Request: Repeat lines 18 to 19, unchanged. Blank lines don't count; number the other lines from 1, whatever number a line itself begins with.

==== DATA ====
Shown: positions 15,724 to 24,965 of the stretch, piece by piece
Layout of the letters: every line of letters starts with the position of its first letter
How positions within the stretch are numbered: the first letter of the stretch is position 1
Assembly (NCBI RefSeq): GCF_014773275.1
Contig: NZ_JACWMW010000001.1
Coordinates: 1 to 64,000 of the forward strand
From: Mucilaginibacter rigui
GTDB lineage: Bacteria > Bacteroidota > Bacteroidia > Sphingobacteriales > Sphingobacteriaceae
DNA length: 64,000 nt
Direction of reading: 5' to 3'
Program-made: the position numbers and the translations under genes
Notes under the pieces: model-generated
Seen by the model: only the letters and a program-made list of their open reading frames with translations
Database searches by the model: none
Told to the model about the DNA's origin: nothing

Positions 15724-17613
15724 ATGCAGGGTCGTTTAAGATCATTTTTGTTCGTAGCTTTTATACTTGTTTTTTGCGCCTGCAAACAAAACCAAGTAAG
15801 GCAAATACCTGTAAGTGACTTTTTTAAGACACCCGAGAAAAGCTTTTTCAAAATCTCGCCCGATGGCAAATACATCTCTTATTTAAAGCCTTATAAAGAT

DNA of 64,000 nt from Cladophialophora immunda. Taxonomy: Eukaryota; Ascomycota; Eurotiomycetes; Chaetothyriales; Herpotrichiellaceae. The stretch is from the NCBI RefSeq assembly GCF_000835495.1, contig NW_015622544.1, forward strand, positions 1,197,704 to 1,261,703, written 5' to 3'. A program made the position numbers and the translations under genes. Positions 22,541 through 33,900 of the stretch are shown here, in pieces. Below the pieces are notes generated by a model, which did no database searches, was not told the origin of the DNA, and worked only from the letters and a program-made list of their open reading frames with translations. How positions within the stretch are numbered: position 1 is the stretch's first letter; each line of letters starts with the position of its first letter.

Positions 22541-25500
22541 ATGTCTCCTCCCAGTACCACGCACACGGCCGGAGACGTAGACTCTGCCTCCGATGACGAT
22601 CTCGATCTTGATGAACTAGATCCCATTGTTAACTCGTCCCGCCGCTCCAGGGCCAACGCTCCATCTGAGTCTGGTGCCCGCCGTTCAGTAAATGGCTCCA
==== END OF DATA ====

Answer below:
15801 GCAAATACCTGTAAGTGACTTTTTTAAGACACCCGAGAAAAGCTTTTTCAAAATCTCGCCCGATGGCAAATACATCTCTTATTTAAAGCCTTATAAAGAT

DNA of 64,000 nt from Cladophialophora immunda. Taxonomy: Eukaryota; Ascomycota; Eurotiomycetes; Chaetothyriales; Herpotrichiellaceae. The stretch is from the NCBI RefSeq assembly GCF_000835495.1, contig NW_015622544.1, forward strand, positions 1,197,704 to 1,261,703, written 5' to 3'. A program made the position numbers and the translations under genes. Positions 22,541 through 33,900 of the stretch are shown here, in pieces. Below the pieces are notes generated by a model, which did no database searches, was not told the origin of the DNA, and worked only from the letters and a program-made list of their open reading frames with translations. How positions within the stretch are numbered: position 1 is the stretch's first letter; each line of letters starts with the position of its first letter.